A Daily Analysis
By Marc Schulman
March 3, 2011 Qaddafi Still Hanging On, Unreality In Israel
Libyan Leader, Muammar Qaddafi is still holding out. With a stalemate still in effect, Qaddafi has been unable to successfully counterattack against those areas of his country in which he has lost control. At the same time, those in control of the rebellion outside of the capitol have been unable to mount an assault on Tripoli. Qadaffi seems to be slowly losing whatever support he had, as more army units are switching sides, and more of the tribes that make up the people of Libya have come out against Qaddafi. It is only a matter of time. I do find it ironic that now, that his fate has almost been sealed, the international court is threatening to charge him with crimes against humanity for ordering attacks on his own people. While he was the “all powerful” leader of an oil exporting nation, no one would dare indict him for the destruction of American civilian airliners. Qaddafi killed many more Americans than Saddam Hussein ever did.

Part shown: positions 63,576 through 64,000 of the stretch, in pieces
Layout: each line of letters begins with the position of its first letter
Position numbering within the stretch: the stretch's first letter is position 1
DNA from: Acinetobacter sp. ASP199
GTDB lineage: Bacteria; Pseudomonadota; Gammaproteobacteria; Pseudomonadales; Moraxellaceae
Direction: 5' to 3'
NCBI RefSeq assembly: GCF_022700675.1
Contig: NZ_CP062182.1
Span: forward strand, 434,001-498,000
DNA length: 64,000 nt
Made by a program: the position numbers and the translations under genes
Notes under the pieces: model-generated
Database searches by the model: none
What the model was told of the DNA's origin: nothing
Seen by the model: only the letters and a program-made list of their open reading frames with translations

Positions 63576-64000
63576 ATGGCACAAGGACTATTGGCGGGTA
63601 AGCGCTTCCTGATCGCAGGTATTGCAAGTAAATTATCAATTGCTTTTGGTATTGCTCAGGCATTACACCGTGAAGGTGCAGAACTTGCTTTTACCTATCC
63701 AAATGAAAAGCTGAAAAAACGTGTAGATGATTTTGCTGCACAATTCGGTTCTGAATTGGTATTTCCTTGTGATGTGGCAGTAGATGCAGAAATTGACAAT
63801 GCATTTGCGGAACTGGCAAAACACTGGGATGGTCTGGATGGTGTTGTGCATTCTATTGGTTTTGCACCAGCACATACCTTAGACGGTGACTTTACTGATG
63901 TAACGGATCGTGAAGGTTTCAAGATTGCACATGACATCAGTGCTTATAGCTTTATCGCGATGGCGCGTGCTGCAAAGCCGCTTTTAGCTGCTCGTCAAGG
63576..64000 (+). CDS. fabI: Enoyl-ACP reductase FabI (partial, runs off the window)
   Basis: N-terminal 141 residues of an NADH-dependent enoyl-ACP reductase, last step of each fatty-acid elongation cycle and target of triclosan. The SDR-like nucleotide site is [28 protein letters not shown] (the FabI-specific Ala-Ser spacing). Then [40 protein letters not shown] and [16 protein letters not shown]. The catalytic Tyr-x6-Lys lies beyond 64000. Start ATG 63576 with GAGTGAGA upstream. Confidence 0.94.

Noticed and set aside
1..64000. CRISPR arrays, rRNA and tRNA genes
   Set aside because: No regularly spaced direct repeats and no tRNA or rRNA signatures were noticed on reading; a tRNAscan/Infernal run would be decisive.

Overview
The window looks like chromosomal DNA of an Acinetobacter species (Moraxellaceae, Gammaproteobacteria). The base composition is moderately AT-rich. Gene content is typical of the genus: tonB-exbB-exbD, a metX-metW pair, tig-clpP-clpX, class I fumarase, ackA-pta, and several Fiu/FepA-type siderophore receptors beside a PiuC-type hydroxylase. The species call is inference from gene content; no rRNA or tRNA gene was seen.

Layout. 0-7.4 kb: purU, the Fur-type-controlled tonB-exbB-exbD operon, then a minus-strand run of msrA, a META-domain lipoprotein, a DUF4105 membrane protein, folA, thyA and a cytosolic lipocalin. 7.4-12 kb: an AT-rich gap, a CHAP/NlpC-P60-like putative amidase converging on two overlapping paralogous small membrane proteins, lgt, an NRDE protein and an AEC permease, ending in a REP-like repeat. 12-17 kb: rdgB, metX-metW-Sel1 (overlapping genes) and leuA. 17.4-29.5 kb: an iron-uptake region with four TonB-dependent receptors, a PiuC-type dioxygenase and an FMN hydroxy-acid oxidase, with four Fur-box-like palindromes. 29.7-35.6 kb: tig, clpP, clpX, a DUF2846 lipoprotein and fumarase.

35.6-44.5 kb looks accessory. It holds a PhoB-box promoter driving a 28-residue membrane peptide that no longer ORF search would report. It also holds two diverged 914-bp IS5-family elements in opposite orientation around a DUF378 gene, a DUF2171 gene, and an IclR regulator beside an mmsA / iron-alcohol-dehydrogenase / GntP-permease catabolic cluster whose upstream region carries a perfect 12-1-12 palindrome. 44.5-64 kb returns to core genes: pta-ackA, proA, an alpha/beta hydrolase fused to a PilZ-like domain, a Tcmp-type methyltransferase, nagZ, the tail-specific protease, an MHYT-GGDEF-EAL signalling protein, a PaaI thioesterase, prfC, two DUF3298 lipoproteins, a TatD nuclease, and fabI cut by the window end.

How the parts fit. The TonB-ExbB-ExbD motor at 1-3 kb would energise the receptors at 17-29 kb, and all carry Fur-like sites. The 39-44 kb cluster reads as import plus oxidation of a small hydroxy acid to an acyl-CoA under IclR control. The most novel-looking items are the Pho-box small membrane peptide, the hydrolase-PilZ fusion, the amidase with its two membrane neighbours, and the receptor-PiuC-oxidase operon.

There is a certain air of unreality taking place in Israel at the moment. That fact was brought home to me by a long interview I watched, given by Defense Minister Barak to Israeli Channel 10 today. In the interview, it was clear that while Barak was trying to take a thoughtful approach to the earth shattering events that have taken place in the Middle East over the last two months, he seemed helpless to be able to articulate a path for Israel to react. Worse, he acknowledged that Israel faced and even greater challenge in the coming months, as pressure intensifies on Israel to reach an agreement with the Palestinians. Should they fail to reach an agreement, it will likely result in further delegitimization of the country. Barak believes the only solution was for Israel is to take the initiative to reach an agreement. All fine and well, but then Barak went on to say that to date he has been unable to influence the government to take those actions. He further stated that the present coalition was less than optimal to accomplish that goal. He said there would have been a much better chance of reaching an agreement if the coalition had included Kadima. Of course, Barak failed to mention the fact that he was instrumental in enabling Netanyahu to establish a coalition without Kadima.
It is not clear what impact the events of the last two months have been on Israel. Netanyahu’s approval ratings have been in a constant downward slope for the last 6 months. It is not clear if the Israeli public realizes how hopeless Israeli policies have been, or if they would just prefer Lieberman, instead of "Lieberman-lite".